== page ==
Peter Stone's Selected Publications

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Flood Disaster Mitigation: A Real-world Challenge Problem forMulti-Agent Unmanned Surface Vehicles

Paul Scerri, Balajee Kannan, Pras Velagapudi, KateMacarthur, Peter Stone, Matthew E. Taylor, John Dolan andAlessandro Farinelli, Archie Chapman, Bernadine Dias, and GeorgeKantor. Flood Disaster Mitigation: A Real-world Challenge Problem forMulti-Agent Unmanned Surface Vehicles. In Proceedings of the Autonomous Robots and MultirobotSystems workshop (at AAMAS-11), May 2011.
ARMS-11

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Abstract

As we advance the state of technology for robotic systems,there is a need for defining complex real-world challenge problems forthe multi-agent/robot community to address. A well-dfined challengeproblem can motivate researchers to aggressively address and overcomecore domain challenges that might otherwise take years to solve. Asthe focus of multi-agent research shifts from the mature domains ofUGV and UAVs to USVs, there is a need for outlining well-dened andrealistic challenge problems. In this position paper, we define onesuch problem, food disaster mitigation. The ability to respond quicklyand efectively to disasters is essential to saving lives and limitingthe scope of damage. The nature of floods dictates the need for afleet of low-cost and small autonomous boats that can providesituational awareness (SA), damage assessment and deliver suppliesbefore more traditional emergency response assets can access an aectedarea. In addition to addressing an essential need, the outlinedapplication provides an interesting challenge problem for advancingfundamental research in multi-agent systems (MAS) specic to the USVdomain. In this paper, we dene a technical statement of this MASchallenge problem based and outline MAS specic technical constraintsbased on the associated real-world constraints. Core MAS sub-problemsthat must be solved for this application include coordination,control, human interaction, autonomy, task allocation, andcommunication. This problem provides a concrete and real-world MASapplication that will bring together researchers with a diverse rangeof expertise to develop and implement the necessary algorithms andmechanisms.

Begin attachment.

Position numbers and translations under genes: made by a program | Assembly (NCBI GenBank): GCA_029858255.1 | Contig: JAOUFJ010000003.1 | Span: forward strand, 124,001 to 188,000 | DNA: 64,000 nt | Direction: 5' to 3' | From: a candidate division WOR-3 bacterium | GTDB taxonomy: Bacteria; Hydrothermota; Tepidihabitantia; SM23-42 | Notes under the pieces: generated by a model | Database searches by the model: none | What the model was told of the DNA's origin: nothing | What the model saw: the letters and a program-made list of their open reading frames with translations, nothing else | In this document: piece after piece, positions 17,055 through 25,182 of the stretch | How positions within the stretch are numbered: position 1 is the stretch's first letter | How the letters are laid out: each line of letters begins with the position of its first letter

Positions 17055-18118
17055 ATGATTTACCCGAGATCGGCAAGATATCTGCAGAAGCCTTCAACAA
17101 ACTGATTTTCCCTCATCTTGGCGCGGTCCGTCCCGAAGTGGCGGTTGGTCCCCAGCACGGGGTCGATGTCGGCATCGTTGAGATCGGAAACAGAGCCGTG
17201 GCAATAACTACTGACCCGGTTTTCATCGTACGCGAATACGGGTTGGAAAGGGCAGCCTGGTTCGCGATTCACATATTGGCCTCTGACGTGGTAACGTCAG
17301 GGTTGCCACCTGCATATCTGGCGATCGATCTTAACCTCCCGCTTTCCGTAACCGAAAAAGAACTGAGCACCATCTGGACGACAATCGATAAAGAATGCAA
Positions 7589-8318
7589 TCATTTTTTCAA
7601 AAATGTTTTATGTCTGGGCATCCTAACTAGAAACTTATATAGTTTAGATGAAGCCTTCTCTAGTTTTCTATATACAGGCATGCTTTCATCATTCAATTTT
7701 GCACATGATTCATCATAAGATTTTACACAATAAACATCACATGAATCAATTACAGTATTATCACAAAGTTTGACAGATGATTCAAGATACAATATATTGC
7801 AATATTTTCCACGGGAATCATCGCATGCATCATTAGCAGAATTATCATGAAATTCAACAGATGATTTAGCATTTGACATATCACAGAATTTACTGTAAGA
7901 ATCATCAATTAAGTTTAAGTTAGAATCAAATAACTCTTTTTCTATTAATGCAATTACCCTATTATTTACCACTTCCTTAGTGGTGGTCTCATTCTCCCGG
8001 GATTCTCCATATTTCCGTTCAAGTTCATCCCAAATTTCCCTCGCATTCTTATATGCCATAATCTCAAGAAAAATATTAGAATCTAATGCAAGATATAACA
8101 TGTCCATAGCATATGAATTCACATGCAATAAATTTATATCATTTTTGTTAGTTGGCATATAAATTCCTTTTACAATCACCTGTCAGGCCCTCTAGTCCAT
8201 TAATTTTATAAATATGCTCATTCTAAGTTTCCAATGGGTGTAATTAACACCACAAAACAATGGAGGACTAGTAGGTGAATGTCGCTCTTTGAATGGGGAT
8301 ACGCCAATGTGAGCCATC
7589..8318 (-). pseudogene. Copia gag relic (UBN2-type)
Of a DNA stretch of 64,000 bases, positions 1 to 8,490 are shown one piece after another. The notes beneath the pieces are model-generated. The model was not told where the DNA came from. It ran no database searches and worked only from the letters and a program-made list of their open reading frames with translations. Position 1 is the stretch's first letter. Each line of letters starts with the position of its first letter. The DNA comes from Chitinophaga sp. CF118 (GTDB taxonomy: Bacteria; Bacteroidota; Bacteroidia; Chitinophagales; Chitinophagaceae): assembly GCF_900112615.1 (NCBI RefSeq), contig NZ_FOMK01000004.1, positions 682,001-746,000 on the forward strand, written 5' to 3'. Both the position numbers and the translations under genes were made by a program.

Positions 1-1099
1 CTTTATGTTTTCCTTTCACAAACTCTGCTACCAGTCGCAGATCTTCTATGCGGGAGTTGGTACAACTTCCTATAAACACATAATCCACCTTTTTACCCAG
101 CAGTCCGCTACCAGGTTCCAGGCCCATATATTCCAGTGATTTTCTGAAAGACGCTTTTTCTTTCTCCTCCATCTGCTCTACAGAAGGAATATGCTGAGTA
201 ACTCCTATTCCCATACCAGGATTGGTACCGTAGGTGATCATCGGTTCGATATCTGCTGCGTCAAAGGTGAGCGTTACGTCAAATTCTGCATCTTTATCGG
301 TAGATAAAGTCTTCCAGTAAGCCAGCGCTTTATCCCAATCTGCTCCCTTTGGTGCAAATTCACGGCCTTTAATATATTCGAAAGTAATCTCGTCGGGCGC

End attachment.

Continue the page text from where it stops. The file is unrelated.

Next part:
BibTeX Entry

@inproceedings{ARMS11-Scerri,
  author="Paul Scerri and Balajee Kannan and Pras Velagapudi and Kate
Macarthur and Peter Stone and Matthew E.\ Taylor and John Dolan and
Alessandro Farinelli and Archie Chapman and Bernadine Dias and George
Kantor",
  title="Flood Disaster Mitigation: A Real-world Challenge Problem for
Multi-Agent Unmanned Surface Vehicles",
  Booktitle="Proceedings of the Autonomous Robots and Multirobot
Systems workshop (at AAMAS-11)",
  month = "May",
  year="2011",
  abstract="As we advance the state of technology for robotic systems,
there is a need for defining complex real-world challenge problems for
the multi-agent/robot community to address. A well-dfined challenge
problem can motivate researchers to aggressively address and overcome
core domain challenges that might otherwise take years to solve. As
the focus of multi-agent research shifts from the mature domains of
UGV and UAVs to USVs, there is a need for outlining well-dened and
realistic challenge problems. In this position paper, we define one
such problem, food disaster mitigation. The ability to respond quickly
and efectively to disasters is essential to saving lives and limiting
the scope of damage. The nature of floods dictates the need for a
fleet of low-cost and small autonomous boats that can provide
situational awareness (SA), damage assessment and deliver supplies
before more traditional emergency response assets can access an aected
area. In addition to addressing an essential need, the outlined
application provides an interesting challenge problem for advancing
fundamental research in multi-agent systems (MAS) specic to the USV
domain. In this paper, we dene a technical statement of this MAS
challenge problem based and outline MAS specic technical constraints
based on the associated real-world constraints. Core MAS sub-problems
that must be solved for this application include coordination,
control, human interaction, autonomy, task allocation, and
communication. This problem provides a concrete and real-world MAS
application that will bring together researchers with a diverse range
of expertise to develop and implement the necessary algorithms and
mechanisms.",
  wwwnote={<a href="http://www.alg.ewi.tudelft.nl/arms2011/">ARMS-11</a>},
}

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